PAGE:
"Actions deliberately contrary to the law of nations and to its universal principles are crimes, as are the orders that command such actions. Blind obedience does not suffice to excuse those who carry them out. Thus the extermination of a people, nation, or ethnic minority must be condemned as a mortal sin. One is morally bound to resist orders that command genocide." Catechism of the Catholic Church, para. #2313
We can hear these voices in our hearts. The voices of those dying of disease from sewage-saturated waters - hearts eaten by despair, the impossible burden of fighting on in the face of blind and relentless American brutality. Ordinary people swept up into an incomprehensible fate - if you listen carefully, you can hear the cry for peace.
Where are the voices of the bishops who wrote the following in 1993: "Noncombatant Immunity: civilians may not be the object of direct attack, and military personnel must take due care to avoid and minimize indirect harm to civilians;" - The Harvest of Justice is Sown in Peace, November 17, 1993, National Conference of Catholic Bishops.
Where are the voices of those who wrote in the Catechism of the Catholic Church, paragraph #2314: "Every act of war directed to the indiscriminate destruction of whole cities or vast areas with their inhabitants is a crime against God and man, which merits firm and unequivocal condemnation."
Sunday, November 14, 2004
On 16 October the Washington Post reported that:
"Electricity and water were cut off to the city [Fallujah] just as a fresh wave of strikes began Thursday night, an action that U.S. forces also took at the start of assaults on Najaf and Samarra."
"Residents of Fallujah have told the UN’s Integrated Regional Information Networks that they had no food or clean water and did not have time to store enough to hold out through the impending battle. The water shortage has been confirmed by other civilians fleeing Fallujah, Fadhil Badrani, a BBC journalist in Falluja, confirmed on 8 November that the water supply has been cut off.
In light of the shortage of water and other supplies, the Red Cross has attempted
to deliver water to Fallujah. However the US has refused to allow shipments of
water into the Fallujah until it has taken control of the city." - "Denial of Water to Iraqi Cities", publication of Cambridge Solidarity with Iraq, November, 2004.
Two fundamental Catholic moral principles regarding the conduct of armed conflict are:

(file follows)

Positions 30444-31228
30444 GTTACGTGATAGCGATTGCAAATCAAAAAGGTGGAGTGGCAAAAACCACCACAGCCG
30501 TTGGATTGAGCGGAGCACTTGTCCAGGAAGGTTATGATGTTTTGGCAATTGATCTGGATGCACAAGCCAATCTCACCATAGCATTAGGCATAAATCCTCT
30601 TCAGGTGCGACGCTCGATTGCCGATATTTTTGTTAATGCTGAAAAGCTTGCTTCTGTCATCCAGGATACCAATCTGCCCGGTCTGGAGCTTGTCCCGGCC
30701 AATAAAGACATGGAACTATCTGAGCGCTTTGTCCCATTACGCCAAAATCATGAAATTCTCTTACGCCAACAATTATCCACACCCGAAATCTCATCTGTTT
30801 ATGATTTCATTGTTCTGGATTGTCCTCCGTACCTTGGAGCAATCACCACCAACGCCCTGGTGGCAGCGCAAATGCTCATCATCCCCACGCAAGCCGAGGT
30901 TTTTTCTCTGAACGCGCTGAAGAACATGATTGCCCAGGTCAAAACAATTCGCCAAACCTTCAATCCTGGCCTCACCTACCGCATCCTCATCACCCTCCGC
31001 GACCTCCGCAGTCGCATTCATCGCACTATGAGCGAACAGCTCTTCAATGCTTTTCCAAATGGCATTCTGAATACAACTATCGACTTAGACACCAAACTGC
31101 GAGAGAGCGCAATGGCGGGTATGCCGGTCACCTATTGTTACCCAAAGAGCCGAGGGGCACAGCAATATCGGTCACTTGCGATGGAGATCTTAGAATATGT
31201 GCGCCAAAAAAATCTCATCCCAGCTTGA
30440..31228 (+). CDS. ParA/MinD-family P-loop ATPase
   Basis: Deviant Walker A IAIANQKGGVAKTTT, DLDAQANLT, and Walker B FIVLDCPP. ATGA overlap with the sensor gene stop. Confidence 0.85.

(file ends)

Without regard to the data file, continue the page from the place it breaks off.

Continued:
"1) Noncombatant Immunity: civilians may not be the object of direct attack, and military personnel must take due care to avoid and minimize indirect harm to civilians;
2) Proportionality: in the conduct of hostilities, efforts must be made to attain military objectives with no more force than is militarily necessary and to avoid disproportionate collateral damage to civilian life and property;" - "The Harvest of Justice is Sown in Peace", National Conference of Catholic Bishops, 1993.
In solidary with the people of Iraq, I pray that our bishops will raise their voices in protest at this blatant violation of Catholic teachings on restraint during war.
Saturday, November 13, 2004
As Americans, we often stigmatize grief as weakness. The strong should shake off grief and carry on with the battle, our culture shouts at us. But shaking off grief is often the refusal of a precious gift. In the words of Henri Nouwen, "Grief asks me to allow the sins of the world - my own included - to pierce my heart and make me shed tears, many tears, for them. There is no compassion without many tears. If they can't be tears that stream from my eyes, they have to be at least tears that well up from my heart. When I consider the immense waywardness of God's children, our lust, our greed, our violence, our anger, our resentment, and when I look at them through the eyes of God's heart, I cannot but weep and cry out with grief...This grieving is praying. There are so few mourners left in this world. But grief is the discipline of the heart that sees the sin of the world, and knows itself to be the sorrowful price of freedom without which love cannot bloom. I am beginning to see that much of praying is grieving. This grief is so deep not just because the human sin is so great, but also - and more so - because the divine love is so boundless." - Nouwen, Henri. The Return of the Prodigal Son. New York: Doubleday, 1992.